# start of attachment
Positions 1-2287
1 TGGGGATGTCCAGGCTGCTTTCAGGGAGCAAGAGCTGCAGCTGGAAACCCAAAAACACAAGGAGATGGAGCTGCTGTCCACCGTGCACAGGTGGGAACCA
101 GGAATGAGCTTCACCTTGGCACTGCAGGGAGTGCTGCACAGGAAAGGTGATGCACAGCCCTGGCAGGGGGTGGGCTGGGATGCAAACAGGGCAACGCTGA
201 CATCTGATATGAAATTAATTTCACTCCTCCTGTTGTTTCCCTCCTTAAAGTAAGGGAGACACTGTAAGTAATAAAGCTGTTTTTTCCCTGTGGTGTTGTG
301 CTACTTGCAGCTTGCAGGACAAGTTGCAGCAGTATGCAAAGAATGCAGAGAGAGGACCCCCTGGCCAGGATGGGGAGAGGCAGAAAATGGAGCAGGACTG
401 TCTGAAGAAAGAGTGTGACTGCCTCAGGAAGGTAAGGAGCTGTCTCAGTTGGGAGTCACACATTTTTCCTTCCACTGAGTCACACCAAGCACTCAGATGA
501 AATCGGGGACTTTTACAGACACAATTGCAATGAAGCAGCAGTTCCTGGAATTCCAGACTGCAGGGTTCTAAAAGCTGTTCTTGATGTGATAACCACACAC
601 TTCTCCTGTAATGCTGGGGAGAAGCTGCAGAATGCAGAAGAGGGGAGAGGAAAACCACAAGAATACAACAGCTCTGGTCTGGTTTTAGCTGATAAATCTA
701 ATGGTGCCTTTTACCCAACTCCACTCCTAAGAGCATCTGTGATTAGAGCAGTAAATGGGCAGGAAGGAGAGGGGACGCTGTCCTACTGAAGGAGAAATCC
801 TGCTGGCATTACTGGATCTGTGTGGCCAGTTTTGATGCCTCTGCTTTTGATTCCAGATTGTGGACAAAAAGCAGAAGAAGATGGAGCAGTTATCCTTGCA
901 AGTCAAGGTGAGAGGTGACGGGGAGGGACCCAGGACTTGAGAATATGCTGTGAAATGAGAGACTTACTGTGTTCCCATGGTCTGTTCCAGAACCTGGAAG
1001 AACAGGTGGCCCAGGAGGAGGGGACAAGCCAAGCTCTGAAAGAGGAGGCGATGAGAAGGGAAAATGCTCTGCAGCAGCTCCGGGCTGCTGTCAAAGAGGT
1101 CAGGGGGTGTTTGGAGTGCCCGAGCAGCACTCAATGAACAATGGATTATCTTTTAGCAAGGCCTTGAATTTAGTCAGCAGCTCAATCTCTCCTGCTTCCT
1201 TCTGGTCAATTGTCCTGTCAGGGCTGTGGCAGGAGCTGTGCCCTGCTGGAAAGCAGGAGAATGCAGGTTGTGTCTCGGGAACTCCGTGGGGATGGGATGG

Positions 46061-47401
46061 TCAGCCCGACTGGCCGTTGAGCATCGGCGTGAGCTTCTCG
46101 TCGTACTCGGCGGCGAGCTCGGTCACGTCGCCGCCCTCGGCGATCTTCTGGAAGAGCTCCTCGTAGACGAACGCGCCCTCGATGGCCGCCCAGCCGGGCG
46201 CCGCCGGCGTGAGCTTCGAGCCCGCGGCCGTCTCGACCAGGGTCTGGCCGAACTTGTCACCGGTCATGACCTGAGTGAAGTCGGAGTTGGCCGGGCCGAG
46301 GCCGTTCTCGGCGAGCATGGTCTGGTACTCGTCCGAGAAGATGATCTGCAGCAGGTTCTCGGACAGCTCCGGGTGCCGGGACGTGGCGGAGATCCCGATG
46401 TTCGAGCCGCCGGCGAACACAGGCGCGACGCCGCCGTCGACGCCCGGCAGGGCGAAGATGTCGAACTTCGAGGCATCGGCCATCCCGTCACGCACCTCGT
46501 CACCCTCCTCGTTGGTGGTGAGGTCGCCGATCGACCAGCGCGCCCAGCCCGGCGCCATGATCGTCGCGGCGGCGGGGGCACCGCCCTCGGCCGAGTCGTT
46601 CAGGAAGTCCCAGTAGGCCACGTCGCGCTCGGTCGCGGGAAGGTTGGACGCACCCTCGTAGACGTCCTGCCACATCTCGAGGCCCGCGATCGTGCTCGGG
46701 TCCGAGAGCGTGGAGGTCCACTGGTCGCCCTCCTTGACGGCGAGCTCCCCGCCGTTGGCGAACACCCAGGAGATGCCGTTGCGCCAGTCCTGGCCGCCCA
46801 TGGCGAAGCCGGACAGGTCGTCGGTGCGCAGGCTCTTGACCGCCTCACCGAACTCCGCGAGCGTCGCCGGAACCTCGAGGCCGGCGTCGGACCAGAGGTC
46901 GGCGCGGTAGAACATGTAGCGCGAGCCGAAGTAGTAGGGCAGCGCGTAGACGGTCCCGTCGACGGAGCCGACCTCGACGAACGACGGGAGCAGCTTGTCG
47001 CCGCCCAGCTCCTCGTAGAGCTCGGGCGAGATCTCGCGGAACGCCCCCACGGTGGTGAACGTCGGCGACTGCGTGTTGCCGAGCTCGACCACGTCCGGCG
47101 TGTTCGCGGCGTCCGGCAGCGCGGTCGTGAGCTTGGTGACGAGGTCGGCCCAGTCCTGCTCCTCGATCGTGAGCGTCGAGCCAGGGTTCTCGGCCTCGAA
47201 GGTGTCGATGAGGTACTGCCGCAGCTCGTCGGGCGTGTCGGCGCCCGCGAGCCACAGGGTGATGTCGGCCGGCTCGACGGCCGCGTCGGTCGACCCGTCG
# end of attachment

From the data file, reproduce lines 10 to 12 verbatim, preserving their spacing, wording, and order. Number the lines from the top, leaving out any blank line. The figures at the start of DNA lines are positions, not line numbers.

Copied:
801 TGCTGGCATTACTGGATCTGTGTGGCCAGTTTTGATGCCTCTGCTTTTGATTCCAGATTGTGGACAAAAAGCAGAAGAAGATGGAGCAGTTATCCTTGCA
901 AGTCAAGGTGAGAGGTGACGGGGAGGGACCCAGGACTTGAGAATATGCTGTGAAATGAGAGACTTACTGTGTTCCCATGGTCTGTTCCAGAACCTGGAAG
1001 AACAGGTGGCCCAGGAGGAGGGGACAAGCCAAGCTCTGAAAGAGGAGGCGATGAGAAGGGAAAATGCTCTGCAGCAGCTCCGGGCTGCTGTCAAAGAGGT